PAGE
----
On 2015 April 14th, I was able to use the splendid 150mm OG Cooke rafractor at Hampstead observatory. This is fine instrument with a long a rich history for visual planetary work. Seeing conditions were excellent and we observed both Venus and Jupiter. I made several drawings of each of the planets (see below)- the telescope really did perform for us!
It was a delightfully warm evening, and conditions were very calm and still. Venus was observed in the twilight sky, and the seeing excellent at times with good image defintion. We employed used a number of filters (W#25, 47 and 82A) to view the markings on the Cythrean disk. Other points of note include:
Illuminated disk: A number of darker markings present on the disk, views were subtly different when various filters were employed.
Unilluminated disk: Not visible
Bright Limb Band: Visible and complete.
Terminator: Geometrically regular
Cusp Regions: Once more the northern cusp cap seemed larger than its southern counterpart- this seemed to be the case in all of the filters used and in integrated light.
Similarly both cusp collars seemed to be present.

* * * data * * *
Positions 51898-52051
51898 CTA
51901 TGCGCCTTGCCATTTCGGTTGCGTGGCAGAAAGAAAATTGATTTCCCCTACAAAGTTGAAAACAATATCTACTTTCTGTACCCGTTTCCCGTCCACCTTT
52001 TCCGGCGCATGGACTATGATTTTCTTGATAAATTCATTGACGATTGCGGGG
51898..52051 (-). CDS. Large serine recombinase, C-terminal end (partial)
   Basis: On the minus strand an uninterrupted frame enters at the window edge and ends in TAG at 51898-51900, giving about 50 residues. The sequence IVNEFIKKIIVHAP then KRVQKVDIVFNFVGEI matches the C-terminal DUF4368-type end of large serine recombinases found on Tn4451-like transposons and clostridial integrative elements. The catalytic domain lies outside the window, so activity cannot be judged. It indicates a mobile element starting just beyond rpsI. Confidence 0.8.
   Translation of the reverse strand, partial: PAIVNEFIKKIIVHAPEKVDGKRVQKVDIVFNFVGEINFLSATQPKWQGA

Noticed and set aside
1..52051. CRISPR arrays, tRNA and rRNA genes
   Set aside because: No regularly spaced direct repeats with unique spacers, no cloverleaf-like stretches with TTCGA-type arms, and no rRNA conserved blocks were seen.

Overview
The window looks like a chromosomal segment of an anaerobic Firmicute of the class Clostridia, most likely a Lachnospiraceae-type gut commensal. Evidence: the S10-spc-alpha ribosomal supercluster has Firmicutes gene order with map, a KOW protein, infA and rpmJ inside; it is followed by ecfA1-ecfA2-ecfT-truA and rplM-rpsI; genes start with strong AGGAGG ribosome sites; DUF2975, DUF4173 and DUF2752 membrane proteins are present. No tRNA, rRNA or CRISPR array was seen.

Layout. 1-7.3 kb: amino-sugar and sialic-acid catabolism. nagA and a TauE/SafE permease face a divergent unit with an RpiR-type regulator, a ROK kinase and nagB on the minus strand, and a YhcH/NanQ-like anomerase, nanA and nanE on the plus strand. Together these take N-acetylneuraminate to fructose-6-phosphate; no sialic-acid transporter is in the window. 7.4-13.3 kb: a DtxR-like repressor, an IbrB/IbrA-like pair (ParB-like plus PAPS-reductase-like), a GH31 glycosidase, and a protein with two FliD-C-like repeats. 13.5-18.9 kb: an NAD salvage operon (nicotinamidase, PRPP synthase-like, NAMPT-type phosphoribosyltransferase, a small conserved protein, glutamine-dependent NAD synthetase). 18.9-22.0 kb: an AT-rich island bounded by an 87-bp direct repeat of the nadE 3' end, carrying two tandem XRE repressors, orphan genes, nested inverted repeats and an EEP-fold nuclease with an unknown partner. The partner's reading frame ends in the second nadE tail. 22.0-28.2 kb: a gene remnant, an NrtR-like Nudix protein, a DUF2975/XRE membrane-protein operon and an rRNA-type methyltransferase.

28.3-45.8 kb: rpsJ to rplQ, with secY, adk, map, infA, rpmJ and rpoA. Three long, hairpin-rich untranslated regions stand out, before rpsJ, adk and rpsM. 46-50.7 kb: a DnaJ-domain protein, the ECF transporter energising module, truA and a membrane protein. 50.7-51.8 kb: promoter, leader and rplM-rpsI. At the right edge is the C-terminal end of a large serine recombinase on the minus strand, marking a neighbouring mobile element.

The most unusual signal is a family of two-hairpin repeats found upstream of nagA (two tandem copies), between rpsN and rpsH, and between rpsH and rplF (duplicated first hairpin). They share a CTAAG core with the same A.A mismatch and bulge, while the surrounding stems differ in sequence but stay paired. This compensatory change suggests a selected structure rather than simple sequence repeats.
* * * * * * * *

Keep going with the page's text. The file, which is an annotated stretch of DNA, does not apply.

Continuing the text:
After we had finished with Venus, seeing conditions and image definitioned continued to be very good and so we moved on to Jupiter. The planet was examined visually both in integrated light and with a W#11 (yellow) filter which helped to boost the contrast of the belts and the details within (although all drawings were made in IL). Points of interest include:
a broad dark STB
SEB broad with a number of interesting sections within.
The EZ contained a number of festoons distinctly bluish in colour.
NEB was rather active: the northern boundary was rather irregular and a number of lighter sections and dark patches could be easily made out within.
NTB and NNTB very hard to define, indeed this part of the northern hemisphere at these longtiudes seems to have a somewhat homogeneous look.
In the second drawing, Ganymede can be seen making a transit in the EZ.
A note of the transit of Ganymede.
At around ~2100UT, Kevin commented that a satellite shadow seemed to be present in the EZ. I viewed the planet myself and made a drawing (drawing 2 attached). The marking did indeed appear to be a shadow for it was a very dark grey in colour. When I got home the next day and ran a WINJUPOS simulation, the program revealed that it was in fact Ganymede making a transit. I have viewed Ganymede making a transit across the disk many times, but I have to say this is the darkest I've ever seen it in transit. I can only presume that a contrast effect was resp[onsible since Ganymede (which is a dark satellite anyway) was viewed against the bright white of the EZ. All the same it was an interesting view!
I'd like to thank the staff at Hampstead Observatory for making the observatory available for me to use.
Edited by Paul G. Abel, 17 April 2015 - 09:34 AM.